Meanwhile, the unemployment rate in China has reached an alarming level. According to the official data, the unemployment rate of those aged 16 to 24 has exceeded the 20 percent mark. Chen believes the official unemployment rate is being underreported, and the actual figure should be higher.

China’s central bank has also been lowering interest rates to boost consumption, but low-interest rates have meant a weaker yuan, which crossed the psychological threshold of 7 yuan against the U.S. dollar on May 17. This will also lead to a widening of the U.S.-China capital yield gap, keeping investors away from the Chinese market.

“China’s economy currently lacks momentum, because the people have no confidence and weak confidence in consumption. Therefore, under such circumstances, the future prospects of the Chinese economy should theoretically return to the original point of investment in infrastructure construction and investment in railway and public infrastructure. However, the heavy debt load of local governments makes financing for infrastructure very difficult, almost impossible to continue,” Chen said.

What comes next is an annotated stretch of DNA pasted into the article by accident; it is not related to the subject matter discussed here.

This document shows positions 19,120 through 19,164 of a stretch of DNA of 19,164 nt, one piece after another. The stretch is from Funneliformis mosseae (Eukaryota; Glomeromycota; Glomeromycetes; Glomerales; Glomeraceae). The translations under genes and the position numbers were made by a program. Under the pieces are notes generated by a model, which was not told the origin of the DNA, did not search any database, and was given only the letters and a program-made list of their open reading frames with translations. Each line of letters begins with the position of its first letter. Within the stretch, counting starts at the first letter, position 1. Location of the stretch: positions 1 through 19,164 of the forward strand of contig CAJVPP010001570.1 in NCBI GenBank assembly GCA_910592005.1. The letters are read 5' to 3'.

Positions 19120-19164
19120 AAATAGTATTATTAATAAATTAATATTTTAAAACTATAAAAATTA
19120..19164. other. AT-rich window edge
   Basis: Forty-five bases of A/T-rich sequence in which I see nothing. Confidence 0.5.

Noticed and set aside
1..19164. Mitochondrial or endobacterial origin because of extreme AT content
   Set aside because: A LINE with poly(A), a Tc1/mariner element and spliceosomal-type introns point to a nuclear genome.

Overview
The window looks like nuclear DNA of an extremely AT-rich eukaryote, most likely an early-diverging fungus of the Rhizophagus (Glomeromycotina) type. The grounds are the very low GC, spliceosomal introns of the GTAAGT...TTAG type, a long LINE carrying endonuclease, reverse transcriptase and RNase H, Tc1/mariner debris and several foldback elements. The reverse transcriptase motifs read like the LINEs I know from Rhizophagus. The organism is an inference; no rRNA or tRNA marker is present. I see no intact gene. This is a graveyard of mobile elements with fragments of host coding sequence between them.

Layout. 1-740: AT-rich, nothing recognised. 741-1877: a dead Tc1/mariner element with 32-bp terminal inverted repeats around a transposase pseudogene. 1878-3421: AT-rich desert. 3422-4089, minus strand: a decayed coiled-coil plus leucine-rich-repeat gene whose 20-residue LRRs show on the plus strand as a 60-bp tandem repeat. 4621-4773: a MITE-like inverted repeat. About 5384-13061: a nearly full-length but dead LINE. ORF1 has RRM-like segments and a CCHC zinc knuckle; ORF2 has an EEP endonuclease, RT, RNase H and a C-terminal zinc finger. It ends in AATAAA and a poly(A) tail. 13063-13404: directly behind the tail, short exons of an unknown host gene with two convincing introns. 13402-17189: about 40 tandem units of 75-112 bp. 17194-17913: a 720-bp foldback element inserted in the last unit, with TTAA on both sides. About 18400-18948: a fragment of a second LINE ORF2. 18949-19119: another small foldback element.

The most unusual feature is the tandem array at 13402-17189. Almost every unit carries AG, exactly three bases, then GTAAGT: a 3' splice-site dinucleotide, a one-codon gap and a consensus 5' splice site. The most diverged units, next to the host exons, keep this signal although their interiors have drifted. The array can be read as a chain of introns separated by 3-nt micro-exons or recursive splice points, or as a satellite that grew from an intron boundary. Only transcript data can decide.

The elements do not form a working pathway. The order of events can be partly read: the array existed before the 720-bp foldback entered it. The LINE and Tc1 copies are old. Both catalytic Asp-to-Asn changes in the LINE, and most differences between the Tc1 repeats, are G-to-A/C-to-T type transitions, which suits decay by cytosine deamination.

He added: “It is unlikely that the Chinese government would propose new policies right now. It is quite difficult for China to recover the withdrawn foreign capital or attract more investment to China.”

“Now, China’s economic growth is in a downward trend, and it’s a long-term trend. The yuan is expected to depreciate and is devaluing. If you invest in it [Chinese market], you may lose money. I think everyone has to wait and see,” Chen said.

Wong said that in the past, Wall Street investment banks had brought huge amounts of overseas investment, technology, and business ventures to China. Now, with lowered growth expectations, “they may consider transferring all those to Southeast Asia and reducing the scale of investment in China,” he said.

Song Tang and Yi Ru contributed to this report.